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British Grand Prix - facts and figures 16 Jul 2003

The Schumacher brothers lead the field at the tail enders swerve to avoid Allan McNish's (GBR) stricken Toyota TF102.
Formula One World Championship, Rd10, British Grand Prix, Silverstone, England., 7 July 2002

• The British Grand Prix has appeared on the Formula One calendar every year since the start of the world championship back in 1950. Italy is the only other country that can make the same claim.

• Ferrari, Williams and McLaren (in their current guise as McLaren International) all scored their maiden Grand Prix victories in Britain, in 1951, 1979 and 1981 respectively.

• Silverstone is one of three venues to have hosted the British Grand Prix. Aintree near Liverpool staged the race five times between 1955 and 1962, while Brands Hatch in Kent was its home on alternate years between 1964 and 1984.

• The record for most British Grand Prix wins by a driver is five, held jointly by Jim Clark and Alain Prost, with Clark taking victory for four years in succession between 1962 and 1965.

• Britain's Nigel Mansell won his home race on four occasions. More impressively, however, he set the fastest lap of the Grand Prix for seven years in a row between 1986 and 1992. This period included both Brands Hatch and Silverstone races, with Mansell driving for Williams, then Ferrari and then Williams again.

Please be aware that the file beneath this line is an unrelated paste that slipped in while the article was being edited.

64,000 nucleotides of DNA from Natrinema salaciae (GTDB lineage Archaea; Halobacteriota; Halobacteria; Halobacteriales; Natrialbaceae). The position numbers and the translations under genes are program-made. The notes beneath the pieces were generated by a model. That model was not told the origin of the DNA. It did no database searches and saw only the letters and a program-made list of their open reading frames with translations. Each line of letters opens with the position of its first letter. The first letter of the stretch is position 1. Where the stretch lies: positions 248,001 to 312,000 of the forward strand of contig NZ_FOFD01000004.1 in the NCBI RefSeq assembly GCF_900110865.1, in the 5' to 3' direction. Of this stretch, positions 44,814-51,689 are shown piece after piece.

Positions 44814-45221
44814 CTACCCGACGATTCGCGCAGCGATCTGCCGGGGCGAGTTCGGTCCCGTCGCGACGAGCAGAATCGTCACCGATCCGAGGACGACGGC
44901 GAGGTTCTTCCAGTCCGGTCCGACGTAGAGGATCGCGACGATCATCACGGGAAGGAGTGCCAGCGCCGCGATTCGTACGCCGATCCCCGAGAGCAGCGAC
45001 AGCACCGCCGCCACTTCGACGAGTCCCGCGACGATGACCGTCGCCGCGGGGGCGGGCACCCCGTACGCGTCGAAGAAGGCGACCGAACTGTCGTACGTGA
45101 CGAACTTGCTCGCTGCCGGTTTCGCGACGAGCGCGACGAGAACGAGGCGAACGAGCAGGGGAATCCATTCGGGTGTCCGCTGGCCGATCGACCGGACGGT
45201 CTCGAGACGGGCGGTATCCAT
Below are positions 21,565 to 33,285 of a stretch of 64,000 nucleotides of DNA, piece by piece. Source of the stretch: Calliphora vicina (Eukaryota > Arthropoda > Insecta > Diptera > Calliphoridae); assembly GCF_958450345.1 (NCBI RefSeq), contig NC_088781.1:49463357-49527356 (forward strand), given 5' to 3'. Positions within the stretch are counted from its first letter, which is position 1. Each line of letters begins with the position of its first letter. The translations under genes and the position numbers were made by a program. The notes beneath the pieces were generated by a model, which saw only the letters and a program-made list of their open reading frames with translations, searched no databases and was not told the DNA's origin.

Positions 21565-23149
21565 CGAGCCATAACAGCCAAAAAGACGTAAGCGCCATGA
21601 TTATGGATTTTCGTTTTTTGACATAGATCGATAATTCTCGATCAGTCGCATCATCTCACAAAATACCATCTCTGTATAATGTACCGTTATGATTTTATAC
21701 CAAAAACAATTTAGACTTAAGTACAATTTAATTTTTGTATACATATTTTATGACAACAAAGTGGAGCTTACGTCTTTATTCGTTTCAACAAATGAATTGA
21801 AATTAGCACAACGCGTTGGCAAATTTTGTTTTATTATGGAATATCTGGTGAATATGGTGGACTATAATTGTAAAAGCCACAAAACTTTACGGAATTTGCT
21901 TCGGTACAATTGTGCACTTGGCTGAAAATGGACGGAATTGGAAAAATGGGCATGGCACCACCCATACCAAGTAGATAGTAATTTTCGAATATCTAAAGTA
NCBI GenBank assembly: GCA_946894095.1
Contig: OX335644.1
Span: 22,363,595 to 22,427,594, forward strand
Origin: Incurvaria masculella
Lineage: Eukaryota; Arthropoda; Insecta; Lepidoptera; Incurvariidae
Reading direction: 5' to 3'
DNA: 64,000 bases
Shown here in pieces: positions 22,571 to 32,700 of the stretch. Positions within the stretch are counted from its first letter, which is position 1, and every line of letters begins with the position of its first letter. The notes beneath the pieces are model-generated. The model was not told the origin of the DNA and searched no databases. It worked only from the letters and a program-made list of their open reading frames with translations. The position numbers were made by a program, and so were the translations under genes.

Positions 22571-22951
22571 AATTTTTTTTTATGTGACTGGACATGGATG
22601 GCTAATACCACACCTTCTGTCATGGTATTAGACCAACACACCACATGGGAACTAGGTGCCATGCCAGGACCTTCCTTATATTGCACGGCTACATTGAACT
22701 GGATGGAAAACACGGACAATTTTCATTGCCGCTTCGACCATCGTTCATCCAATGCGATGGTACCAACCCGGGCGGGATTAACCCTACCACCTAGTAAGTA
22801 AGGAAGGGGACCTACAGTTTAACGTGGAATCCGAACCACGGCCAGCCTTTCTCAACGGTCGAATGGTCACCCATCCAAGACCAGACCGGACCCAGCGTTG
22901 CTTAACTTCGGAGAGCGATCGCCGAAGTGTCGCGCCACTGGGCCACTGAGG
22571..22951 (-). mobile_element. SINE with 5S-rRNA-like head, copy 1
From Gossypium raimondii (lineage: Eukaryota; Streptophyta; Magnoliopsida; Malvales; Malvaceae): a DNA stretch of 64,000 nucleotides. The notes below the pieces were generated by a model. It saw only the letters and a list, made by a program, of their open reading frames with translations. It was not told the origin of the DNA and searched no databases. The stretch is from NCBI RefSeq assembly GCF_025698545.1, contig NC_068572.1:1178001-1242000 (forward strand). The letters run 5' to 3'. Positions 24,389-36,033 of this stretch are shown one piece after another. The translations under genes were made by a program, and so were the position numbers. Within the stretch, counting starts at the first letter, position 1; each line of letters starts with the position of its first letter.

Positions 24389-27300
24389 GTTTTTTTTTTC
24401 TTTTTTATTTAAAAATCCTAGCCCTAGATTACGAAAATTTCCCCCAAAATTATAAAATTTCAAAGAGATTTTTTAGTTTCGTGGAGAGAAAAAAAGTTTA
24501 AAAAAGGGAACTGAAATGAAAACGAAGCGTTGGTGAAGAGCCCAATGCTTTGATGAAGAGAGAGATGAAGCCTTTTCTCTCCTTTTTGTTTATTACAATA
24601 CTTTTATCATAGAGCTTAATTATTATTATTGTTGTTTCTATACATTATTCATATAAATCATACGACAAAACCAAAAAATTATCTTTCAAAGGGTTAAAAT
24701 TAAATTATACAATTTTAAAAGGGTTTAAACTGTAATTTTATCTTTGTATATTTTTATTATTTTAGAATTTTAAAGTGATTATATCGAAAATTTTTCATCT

• The 2003 British Grand Prix at Silverstone is scheduled to run for 60 laps, with a total race distance of 308.355km. Back in 1956, however, Juan Manuel Fangio had to complete 101 laps and over 475km before he was shown the chequered flag in his Ferrari, with a race time just 13 seconds shy of three hours.

• The British Grand Prix was the first ever race of the official Formula One World Championship, held on May 13, 1950. The event was an Alfa Romeo whitewash, the Italian cars filling the first three places and Giuseppe Farina taking pole position, the fastest lap and victory.

• Silverstone actually staged two non-championship British Grands Prix prior to 1950. In 1948 Italian driver Luigi Villoresi took victory in a Maserati, while the following year the winner was Switzerland's Emmanuel de Graffenried, also in a Maserati.

• The history of Formula One racing in Britain can be traced back more than three quarters of a century. The Brooklands circuit, with its famous banking, staged the first RAC (Royal Automobile Club) British Grand Prix on August 7, 1926, with Robert Senechal and Louis Wagner sharing victory in their Delage.